State Of Mont. v. Brownback

Decision Date04 May 2010
Docket NumberNo. DA 09-0508.,DA 09-0508.
Citation356 Mont. 190,232 P.3d 385,2010 MT 96
PartiesSTATE of Montana, Plaintiff and Appellee,v.Patrick Dean BROWNBACK, Defendant and Appellant.
CourtMontana Supreme Court

For Appellant: Charles E. Petaja, Attorney at Law; Helena, Montana.

For Appellee: Hon. Steve Bullock, Montana Attorney General; Tammy K. Plubell, Assistant Attorney General; Helena, Montana, Leo Gallagher, Lewis and Clark County Attorney; Helena, Montana.

Justice W. WILLIAM LEAPHART delivered the Opinion of the Court.

¶ 1 Defendant Patrick Brownback pled guilty to theft by common scheme for receiving forged checks from his mother. The District Court of the First Judicial District, Lewis and Clark County, sentenced Brownback. Brownback now appeals the portion of his sentence requiring him to pay $739,312 in restitution to the State of Montana. We affirm.

¶ 2 We address the following issues on appeal:

¶ 3 1. Whether the District Court erred in requiring Brownback to pay restitution to the State for money embezzled by his mother and paid over to him.

¶ 4 2. Whether the District Court erred in requiring Brownback to pay restitution without considering his ability to pay.

¶ 5 3. Whether the District Court's restitution hearing violated Brownback's rights to assert civil defenses and to fundamental fairness.

FACTUAL AND PROCEDURAL BACKGROUND

¶ 6 In March 2008 the State filed an information charging Brownback with felony forgery by common scheme for delivering checks that he knew had been forged by his mother, Susan Campbell (Susan).

¶ 7 In 2001 Susan, then an accountant and office manager for the Montana Department of Administration, began writing unauthorized checks to Brownback from the account of her husband, Jack Campbell (Jack), and the account of Jack's business, Jack's Technical Assistance (JTA). Susan would forge her husband's signature on the checks. Brownback knew that the checks were forged and unauthorized. In 2002 Susan began embezzling money from the State by issuing checks from the State to JTA. Over the next five years, Susan embezzled $739,312 from the State.

¶ 8 Susan funneled all the money she stole from JTA and the State to Brownback, who had financial problems due to a gambling addiction. Susan said she did this out of motherly concern for her son. According to Susan, Brownback would come to her with “desperate plea[s] for help” (i.e., money), insisting that he would go to jail, lose his home, his family, etc.” Susan stated that this amounted to emotional blackmail. Nevertheless Susan continued to write checks to Brownback, drawing on Jack's and JTA's accounts.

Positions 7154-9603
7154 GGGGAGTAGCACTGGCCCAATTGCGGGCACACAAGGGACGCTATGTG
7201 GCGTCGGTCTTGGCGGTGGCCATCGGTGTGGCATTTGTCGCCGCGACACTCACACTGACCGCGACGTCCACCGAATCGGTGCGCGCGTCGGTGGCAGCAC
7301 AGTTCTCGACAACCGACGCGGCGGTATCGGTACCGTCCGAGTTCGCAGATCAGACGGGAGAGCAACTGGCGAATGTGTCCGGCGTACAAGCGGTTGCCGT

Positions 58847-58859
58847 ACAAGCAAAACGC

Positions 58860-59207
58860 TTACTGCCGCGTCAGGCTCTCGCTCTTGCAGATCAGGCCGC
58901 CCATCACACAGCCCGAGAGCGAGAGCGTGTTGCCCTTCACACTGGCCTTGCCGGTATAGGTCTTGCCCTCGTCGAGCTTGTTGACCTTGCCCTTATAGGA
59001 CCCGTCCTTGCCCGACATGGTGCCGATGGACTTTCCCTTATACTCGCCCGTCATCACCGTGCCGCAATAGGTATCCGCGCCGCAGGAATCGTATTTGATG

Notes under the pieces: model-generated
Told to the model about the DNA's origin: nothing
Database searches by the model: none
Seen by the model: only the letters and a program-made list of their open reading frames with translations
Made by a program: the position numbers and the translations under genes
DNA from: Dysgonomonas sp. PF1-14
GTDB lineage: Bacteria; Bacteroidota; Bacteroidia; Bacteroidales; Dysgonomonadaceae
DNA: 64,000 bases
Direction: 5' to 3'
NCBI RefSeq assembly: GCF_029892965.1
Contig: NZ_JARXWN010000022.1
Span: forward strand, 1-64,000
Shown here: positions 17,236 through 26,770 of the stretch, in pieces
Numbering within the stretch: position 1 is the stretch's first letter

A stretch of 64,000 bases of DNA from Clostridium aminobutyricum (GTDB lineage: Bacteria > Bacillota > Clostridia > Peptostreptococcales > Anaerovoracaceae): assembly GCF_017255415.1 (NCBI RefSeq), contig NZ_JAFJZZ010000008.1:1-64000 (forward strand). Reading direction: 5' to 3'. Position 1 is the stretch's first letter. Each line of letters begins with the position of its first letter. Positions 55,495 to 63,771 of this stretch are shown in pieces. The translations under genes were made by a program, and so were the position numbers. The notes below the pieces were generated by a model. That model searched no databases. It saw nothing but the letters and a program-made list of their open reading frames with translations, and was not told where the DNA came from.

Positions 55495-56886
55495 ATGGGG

¶ 9 Brownback took the checks for his personal use and to support his addiction. He admitted knowing that Susan had no authority to sign the checks. Even though Susan deposited the money she embezzled from the State into JTA's account and from there passed it on to Brownback, both she and Brownback deny that Brownback knew that the money was embezzled from the State.

¶ 10 In 2007 investigators discovered Susan's theft. She was prosecuted in federal court. Ultimately Susan pled guilty to scheming to defraud the State of Montana, and committing aggravated identity theft and income tax evasion. The court sentenced her to seventy-five months in prison and ordered her to pay approximately $1 million in restitution, including $739,312 to the State of Montana (and its insurer).

¶ 11 The investigation into Susan's embezzlement led to the charges against Brownback. Eventually Brownback and the State reached a plea agreement. Pursuant to this agreement, Brownback pled guilty to theft by common scheme for exercising “unauthorized control over monies belonging to his step-father, Jack Campbell, d/b/a Jack['s] Technical Assistance.” Brownback admitted that this conduct occurred continuously from 2001 to 2007. However, Brownback also specifically denied knowing that any of the money had been embezzled from the State and denied participating in the embezzlement.

¶ 12 The District Court accepted Brownback's guilty plea and set a sentencing hearing. Brownback filed a sentencing memorandum, arguing among other things that he should not be required to pay restitution to the State for the $739,312 that Susan embezzled. At the close of business on the Friday before sentencing, the State filed its sentencing memorandum, responding that the State was a victim of Brownback's crime and, consequently, was entitled to restitution from him for the $739,312 that Susan embezzled and funneled to him.

¶ 13 Both the State and Brownback presented testimony and evidence at the sentencing hearing. The principal dispute between the parties at the hearing was whether Brownback should be required to pay restitution to the State. On three occasions, Brownback, through counsel, informed the District Court that he had only received the State's sentencing memorandum at the end of the day on the preceding Friday. In response, the District Court asked Brownback if he wanted to continue the sentencing hearing. Brownback declined.